Pro sports is basically the entertainment industry, so who cares - right?  Cycling is different however, many pro cycling fans are cyclists themselves - especially in the U.S.  So, we feel more of a connection to the sport itself, even if we don't race or do so at a grass roots level. How many football fans actually play football?  I think you get my drift.  That's why this kind of news stings us a little.  Because we're cyclists and cycling fans, so it digs deeper.

With that background, I read Tyler Hamilton's tell all book a few days ago.  Start to finish in one sitting, fascinated and sickened at the same time.  Many of the incidents and stories I've heard before, but now laid out in chronological order with full details.  I've always wondered how the mechanics of doping work, now I know.  And it's less complex then I imagined.  From shooting EPO to the creepy practice of transfusing your own blood, usually hiding in a nondescript hotel somewhere.  Blood bags carried via cooler and taped to hotel wall.  Somehow that scene never comes up during interviews or Tour coverage on cable.  Also apparently easy to avoid getting caught, though eventually the averages put you at risk.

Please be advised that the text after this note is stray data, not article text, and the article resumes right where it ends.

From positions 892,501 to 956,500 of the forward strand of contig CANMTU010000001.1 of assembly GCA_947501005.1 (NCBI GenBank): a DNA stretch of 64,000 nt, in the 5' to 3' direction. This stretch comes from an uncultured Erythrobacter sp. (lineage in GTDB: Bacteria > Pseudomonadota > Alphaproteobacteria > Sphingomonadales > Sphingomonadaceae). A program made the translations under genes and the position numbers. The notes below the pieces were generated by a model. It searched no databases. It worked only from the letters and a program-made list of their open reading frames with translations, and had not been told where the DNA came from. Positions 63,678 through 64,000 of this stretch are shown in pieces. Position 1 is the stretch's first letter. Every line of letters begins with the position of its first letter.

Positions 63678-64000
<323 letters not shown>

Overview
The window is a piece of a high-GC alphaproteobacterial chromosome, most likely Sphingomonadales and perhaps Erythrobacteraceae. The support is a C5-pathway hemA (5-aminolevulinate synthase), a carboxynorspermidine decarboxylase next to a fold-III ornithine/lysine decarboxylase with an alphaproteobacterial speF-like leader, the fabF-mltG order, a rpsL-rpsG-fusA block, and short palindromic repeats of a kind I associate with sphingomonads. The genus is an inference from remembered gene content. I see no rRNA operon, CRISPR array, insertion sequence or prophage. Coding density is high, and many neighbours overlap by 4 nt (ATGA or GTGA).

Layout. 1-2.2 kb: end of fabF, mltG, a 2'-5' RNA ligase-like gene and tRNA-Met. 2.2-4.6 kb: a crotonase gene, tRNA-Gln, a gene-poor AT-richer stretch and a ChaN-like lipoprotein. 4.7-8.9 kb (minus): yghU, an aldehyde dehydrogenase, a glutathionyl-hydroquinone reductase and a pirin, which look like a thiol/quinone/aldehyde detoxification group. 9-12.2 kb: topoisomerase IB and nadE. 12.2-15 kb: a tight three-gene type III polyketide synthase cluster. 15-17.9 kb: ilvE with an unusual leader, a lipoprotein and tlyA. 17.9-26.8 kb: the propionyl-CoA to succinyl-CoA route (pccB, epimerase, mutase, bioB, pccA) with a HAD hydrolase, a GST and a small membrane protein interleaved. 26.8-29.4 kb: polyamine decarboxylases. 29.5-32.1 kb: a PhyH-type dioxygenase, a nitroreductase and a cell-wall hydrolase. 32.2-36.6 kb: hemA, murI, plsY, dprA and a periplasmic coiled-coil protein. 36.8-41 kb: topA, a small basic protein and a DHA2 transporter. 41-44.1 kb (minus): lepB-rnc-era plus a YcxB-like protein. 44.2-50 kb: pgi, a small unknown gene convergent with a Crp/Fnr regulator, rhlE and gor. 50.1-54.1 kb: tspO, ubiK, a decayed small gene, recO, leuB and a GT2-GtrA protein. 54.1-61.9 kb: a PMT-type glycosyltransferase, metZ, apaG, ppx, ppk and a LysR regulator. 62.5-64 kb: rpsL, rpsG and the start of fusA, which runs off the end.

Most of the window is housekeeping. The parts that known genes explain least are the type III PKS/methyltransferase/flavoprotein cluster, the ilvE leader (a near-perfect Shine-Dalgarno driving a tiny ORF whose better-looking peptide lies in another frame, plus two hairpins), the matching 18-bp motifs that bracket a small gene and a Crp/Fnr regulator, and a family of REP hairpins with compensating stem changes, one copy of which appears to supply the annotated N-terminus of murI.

As a fan I always enjoyed watching and reading about Hamilton.  Super tough guy from Massachusetts; from riding the Giro with a shoulder injury, to suffering to a 4th place finish in the Tour with a broken collarbone.  All with a humble, low key style.  Then after being busted for doping a few years ago - complete with "unborn twin" crazy excuse, the Believe Tyler crowd, endless denials - made you wonder, yet another weird chapter in pro cycling.